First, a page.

STOMPer Omg was surprised to find a small snake at an HDB staircase in Woodlands and wondered how it got there.There's nothing really surprising about finding snakes, even in urban neighbourhoods. After all, many species, such as the common wolf snake (Lycodon capucinus), reticulated python (Broghammerus reticulatus) and equatorial spitting cobra (Naja sumatrana) are highly adaptable and capable of living amongst people. If the housing estate is situated close to a park or an area of forest, there's an even higher likelihood of encountering even more snake species.
Said the STOMPer:
"This dying snake was found at Woodlands HDB staircase.
"How did this get here?!
The snake depicted in the photo appears to be a striped kukri snake (Oligodon octolineatus), a species said to be fairly common, not just in forests and scrubland, but also in gardens.
(Photo by Anne Devan-Song)
This is quite a small snake, with the longest individuals recorded at a mere 68 centimetres.
Besides the striped kukri snake, there are 2 other species of kukri snake found in Singapore, though these are rarer and restricted to the forests of the Central Nature Reserves.
(Photo by Wibowo Djatmiko)
The brown kukri snake (Oligodon purpurascens) comes in 2 distinct colour forms, one that is brown, as pictured above, and another morph that is a striking red. It's somewhat larger than the striped kukri snake, growing up to 98 centimetres;
(Photo by Johan van Rooijen, from Amphibians & Reptiles of Peninsular Malaysia)
The barred kukri snake (Oligodon signatus) is the rarest of the 3 species, both in Singapore and in Peninsular Malaysia;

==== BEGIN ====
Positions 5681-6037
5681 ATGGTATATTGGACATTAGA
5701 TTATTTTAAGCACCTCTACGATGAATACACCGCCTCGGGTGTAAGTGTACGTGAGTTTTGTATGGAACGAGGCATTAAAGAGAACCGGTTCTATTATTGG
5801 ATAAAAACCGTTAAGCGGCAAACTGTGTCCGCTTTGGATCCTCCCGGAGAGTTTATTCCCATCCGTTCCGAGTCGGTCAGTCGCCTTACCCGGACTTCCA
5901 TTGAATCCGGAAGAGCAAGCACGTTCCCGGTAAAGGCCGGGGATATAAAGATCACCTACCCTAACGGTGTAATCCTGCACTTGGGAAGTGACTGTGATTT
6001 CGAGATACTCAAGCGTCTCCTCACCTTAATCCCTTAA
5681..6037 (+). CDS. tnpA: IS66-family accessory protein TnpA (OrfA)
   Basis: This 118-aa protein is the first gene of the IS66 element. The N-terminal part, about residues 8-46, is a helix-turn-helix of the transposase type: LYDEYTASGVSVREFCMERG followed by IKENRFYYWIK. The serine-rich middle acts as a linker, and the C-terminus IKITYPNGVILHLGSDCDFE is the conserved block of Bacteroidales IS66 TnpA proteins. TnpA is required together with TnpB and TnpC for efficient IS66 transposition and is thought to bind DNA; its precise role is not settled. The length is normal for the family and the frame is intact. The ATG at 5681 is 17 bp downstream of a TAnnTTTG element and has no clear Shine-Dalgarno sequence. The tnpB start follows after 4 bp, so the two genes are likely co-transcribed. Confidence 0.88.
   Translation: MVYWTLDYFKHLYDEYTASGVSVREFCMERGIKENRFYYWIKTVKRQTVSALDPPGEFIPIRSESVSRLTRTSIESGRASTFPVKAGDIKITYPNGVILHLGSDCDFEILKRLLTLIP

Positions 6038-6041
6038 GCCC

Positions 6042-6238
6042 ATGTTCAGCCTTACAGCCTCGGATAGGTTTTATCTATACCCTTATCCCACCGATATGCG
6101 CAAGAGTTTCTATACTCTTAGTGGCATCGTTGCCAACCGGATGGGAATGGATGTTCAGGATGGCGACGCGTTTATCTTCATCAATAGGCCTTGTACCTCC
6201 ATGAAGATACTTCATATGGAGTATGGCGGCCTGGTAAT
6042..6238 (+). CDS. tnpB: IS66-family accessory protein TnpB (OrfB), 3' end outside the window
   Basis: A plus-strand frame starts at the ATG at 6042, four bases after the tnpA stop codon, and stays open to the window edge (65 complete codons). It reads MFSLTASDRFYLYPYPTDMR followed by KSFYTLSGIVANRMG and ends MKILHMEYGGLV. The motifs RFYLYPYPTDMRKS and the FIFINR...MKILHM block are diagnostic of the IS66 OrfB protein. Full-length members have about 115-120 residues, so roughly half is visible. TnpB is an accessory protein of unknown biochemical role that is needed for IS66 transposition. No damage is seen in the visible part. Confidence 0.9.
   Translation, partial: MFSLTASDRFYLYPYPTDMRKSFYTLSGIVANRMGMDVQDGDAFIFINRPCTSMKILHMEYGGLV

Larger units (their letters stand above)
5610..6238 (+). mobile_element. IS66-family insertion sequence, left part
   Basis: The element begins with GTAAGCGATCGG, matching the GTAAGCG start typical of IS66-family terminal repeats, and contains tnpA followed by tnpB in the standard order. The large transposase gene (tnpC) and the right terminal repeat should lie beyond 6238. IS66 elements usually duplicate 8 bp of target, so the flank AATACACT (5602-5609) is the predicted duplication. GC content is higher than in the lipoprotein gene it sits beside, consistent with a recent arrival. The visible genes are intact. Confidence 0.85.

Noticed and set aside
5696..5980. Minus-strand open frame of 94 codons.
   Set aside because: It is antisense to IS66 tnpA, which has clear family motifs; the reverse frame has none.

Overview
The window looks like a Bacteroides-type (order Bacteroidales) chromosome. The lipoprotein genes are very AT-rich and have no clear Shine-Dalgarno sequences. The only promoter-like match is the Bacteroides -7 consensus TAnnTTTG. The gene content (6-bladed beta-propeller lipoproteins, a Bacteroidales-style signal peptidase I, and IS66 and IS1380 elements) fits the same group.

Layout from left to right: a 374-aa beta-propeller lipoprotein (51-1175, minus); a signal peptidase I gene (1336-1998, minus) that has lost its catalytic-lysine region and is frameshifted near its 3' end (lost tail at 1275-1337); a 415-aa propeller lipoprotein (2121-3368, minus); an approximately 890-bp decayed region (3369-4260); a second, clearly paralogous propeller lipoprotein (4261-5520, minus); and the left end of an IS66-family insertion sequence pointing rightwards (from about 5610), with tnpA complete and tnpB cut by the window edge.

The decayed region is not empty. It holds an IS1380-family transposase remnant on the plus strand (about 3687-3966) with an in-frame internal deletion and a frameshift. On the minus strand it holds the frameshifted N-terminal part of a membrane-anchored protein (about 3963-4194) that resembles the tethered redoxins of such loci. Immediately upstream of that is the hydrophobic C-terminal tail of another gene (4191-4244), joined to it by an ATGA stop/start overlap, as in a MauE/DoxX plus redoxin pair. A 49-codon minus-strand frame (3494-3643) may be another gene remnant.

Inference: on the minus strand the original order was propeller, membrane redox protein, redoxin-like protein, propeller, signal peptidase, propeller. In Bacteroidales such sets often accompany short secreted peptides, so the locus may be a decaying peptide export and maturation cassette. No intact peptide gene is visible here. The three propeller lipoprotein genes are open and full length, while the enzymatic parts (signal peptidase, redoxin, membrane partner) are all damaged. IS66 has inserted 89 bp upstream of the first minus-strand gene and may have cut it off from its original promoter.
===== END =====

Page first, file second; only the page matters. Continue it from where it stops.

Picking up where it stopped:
(Photo by Nature Malaysia)
The kukri snakes are widespread across much of Asia, and get their name from their enlarged teeth, which are apparently shaped like the kukri, a curved Nepalese knife carried by Gurkhas.
(Photo by wrcook)
Captive banded kukri snake (Oligodon fasciolatus) feeding. Note the large teeth;
(Photo from Venomdoc Forums)
These teeth are used to slit open reptile and bird eggs, which form the bulk of the diet of kukri snakes, although they will also prey on lizards, frogs, and rodents. Unlike other snake species which specialise on eggs, a kukri snake does not swallow the egg whole, but uses its teeth to slice a hole in the shell before sticking its head inside and swallowing the yolk. The teeth also enable the kukri snake to prey upon skinks; these lizards are typically covered in smooth and hard scales, and such teeth allows the snake to get a firm grip on its prey. They are semi-fossorial, which means that they spend a lot of time burrowing and living underground.